I love Daniel Pennac’s Reader’s Bill of Rights. In case you haven’t seen it in a while (as if you don’t already keep a copy in your back pocket at all times) here it is:
1. The right to not read
2. The right to skip pages
3. The right to not finish
4. The right to reread
5. The right to read anything
6. The right to escapism
7. The right to read anywhere
8. The right to browse
9. The right to read out loud
10. The right to not defend your tastes
In the course of writing a manual on reader’s advisory for children to be used by the adult services librarians in my branch, I began a section on reluctant readers. The idea is that when I am not around, I’d like the other librarians, even those who rarely work with children, to feel comfortable with reader’s advisory tools and have some basic background in making suggestions.
This is an incredibly hard feat when reluctant readers come into the equation. Generally, you have about 30 seconds to make your case (unless it’s a parent who is doing the picking, which is a whole ‘nother can of worms.) It’s a quick, scary, but exhilarating dance that could end with a happy child leaving with a book in hand, or with a sad, defeated child leaving with a book in hand.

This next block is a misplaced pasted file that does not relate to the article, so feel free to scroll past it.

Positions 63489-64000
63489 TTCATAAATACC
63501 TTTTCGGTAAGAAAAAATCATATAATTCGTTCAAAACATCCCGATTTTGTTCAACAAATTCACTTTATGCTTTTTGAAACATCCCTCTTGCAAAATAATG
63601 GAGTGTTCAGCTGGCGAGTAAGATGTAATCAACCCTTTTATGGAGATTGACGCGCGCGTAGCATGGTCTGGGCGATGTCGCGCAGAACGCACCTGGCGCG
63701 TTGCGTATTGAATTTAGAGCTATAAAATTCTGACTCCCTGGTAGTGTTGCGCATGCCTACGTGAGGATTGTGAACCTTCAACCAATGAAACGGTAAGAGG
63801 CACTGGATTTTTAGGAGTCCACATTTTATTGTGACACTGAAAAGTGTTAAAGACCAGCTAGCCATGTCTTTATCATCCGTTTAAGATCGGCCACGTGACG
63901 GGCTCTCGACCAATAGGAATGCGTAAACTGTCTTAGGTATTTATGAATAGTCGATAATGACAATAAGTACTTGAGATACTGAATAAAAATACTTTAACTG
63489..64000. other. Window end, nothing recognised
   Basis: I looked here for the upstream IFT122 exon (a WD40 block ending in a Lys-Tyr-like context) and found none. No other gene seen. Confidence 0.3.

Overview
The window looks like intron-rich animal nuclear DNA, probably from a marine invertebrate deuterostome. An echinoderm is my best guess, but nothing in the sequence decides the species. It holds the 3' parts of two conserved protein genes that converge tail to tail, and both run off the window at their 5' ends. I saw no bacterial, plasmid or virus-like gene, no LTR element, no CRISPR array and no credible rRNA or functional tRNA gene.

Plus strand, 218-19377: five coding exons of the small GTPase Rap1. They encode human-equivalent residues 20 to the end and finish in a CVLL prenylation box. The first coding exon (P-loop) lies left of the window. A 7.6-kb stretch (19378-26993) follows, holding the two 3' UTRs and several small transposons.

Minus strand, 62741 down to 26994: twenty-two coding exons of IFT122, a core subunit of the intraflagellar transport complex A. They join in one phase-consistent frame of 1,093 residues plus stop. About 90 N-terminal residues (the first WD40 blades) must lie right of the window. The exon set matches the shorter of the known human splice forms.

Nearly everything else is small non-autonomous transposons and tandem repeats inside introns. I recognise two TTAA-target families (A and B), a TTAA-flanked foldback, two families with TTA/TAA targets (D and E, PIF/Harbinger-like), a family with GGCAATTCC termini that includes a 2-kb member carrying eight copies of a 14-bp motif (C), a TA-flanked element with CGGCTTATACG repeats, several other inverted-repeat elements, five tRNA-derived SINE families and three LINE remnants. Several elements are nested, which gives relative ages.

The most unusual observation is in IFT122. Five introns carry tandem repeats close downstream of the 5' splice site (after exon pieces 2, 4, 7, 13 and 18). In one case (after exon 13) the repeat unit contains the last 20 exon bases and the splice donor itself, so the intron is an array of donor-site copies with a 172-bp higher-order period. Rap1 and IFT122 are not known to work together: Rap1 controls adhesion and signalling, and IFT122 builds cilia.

It is the possibly of this last ending that I strive to avoid. There IS a book for every child. It’s just a matter of discovering it, finding the hook, and above all, respecting the choices of the child reader. For this reason, I think a revised Reader’s Bill of Rights is in order. A Reluctant Reader’s Bill of Rights.
I think the language should be child-friendly and emphasize the types of materials (graphic novels, audio books, magazines, etc.) other than straight fiction, that are okay to read. Here’s what I have so far:
The right to read at your own pace.
The right to choose whatever book you want.
The right to read graphic novels and manga.
The right to read magazines.
The right to read non-fiction.
The right to not like a book.
I think the last one is particularly important. Not everyone is a “reader.” Not everyone must read or enjoy the classics. It is important that kids who don’t like reading feel that their opinions count. I don’t want to give a child the impression that I am part of some Book Mafia, in conspiracy with their teachers and parents, trying to push a book into their hands because “it’s good for you!”
My attempt at a Reluctant Reader’s Bill of Rights is a work in progress. I’d love to hear your thoughts and suggestions. I’ll compile revisions and additions in a future post.